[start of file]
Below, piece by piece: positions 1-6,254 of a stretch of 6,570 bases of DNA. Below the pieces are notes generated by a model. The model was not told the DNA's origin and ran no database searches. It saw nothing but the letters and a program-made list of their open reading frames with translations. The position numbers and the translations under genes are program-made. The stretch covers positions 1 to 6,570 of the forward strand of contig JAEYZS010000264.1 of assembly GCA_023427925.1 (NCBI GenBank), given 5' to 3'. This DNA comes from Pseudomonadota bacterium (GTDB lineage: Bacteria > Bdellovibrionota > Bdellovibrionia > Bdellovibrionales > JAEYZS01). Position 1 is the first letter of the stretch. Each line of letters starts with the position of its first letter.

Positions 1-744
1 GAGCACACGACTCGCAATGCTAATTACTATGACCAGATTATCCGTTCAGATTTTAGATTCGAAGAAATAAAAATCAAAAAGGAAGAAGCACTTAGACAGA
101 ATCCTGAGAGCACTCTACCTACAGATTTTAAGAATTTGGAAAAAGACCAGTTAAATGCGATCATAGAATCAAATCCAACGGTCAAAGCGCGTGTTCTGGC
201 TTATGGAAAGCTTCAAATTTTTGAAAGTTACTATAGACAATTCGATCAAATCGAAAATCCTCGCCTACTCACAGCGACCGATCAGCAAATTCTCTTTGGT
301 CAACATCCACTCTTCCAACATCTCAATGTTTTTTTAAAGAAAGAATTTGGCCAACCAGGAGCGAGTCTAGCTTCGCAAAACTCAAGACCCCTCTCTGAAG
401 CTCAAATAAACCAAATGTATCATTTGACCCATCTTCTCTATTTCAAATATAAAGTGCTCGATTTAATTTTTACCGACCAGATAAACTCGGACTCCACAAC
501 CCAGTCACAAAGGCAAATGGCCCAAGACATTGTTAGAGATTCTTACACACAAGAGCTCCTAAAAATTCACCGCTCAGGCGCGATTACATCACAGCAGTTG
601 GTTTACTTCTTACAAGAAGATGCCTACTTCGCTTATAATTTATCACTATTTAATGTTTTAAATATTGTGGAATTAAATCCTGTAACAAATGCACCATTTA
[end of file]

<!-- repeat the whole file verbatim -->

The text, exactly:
Below, piece by piece: positions 1-6,254 of a stretch of 6,570 bases of DNA. Below the pieces are notes generated by a model. The model was not told the DNA's origin and ran no database searches. It saw nothing but the letters and a program-made list of their open reading frames with translations. The position numbers and the translations under genes are program-made. The stretch covers positions 1 to 6,570 of the forward strand of contig JAEYZS010000264.1 of assembly GCA_023427925.1 (NCBI GenBank), given 5' to 3'. This DNA comes from Pseudomonadota bacterium (GTDB lineage: Bacteria > Bdellovibrionota > Bdellovibrionia > Bdellovibrionales > JAEYZS01). Position 1 is the first letter of the stretch. Each line of letters starts with the position of its first letter.

Positions 1-744
1 GAGCACACGACTCGCAATGCTAATTACTATGACCAGATTATCCGTTCAGATTTTAGATTCGAAGAAATAAAAATCAAAAAGGAAGAAGCACTTAGACAGA
101 ATCCTGAGAGCACTCTACCTACAGATTTTAAGAATTTGGAAAAAGACCAGTTAAATGCGATCATAGAATCAAATCCAACGGTCAAAGCGCGTGTTCTGGC
201 TTATGGAAAGCTTCAAATTTTTGAAAGTTACTATAGACAATTCGATCAAATCGAAAATCCTCGCCTACTCACAGCGACCGATCAGCAAATTCTCTTTGGT
301 CAACATCCACTCTTCCAACATCTCAATGTTTTTTTAAAGAAAGAATTTGGCCAACCAGGAGCGAGTCTAGCTTCGCAAAACTCAAGACCCCTCTCTGAAG
401 CTCAAATAAACCAAATGTATCATTTGACCCATCTTCTCTATTTCAAATATAAAGTGCTCGATTTAATTTTTACCGACCAGATAAACTCGGACTCCACAAC
501 CCAGTCACAAAGGCAAATGGCCCAAGACATTGTTAGAGATTCTTACACACAAGAGCTCCTAAAAATTCACCGCTCAGGCGCGATTACATCACAGCAGTTG
601 GTTTACTTCTTACAAGAAGATGCCTACTTCGCTTATAATTTATCACTATTTAATGTTTTAAATATTGTGGAATTAAATCCTGTAACAAATGCACCATTTA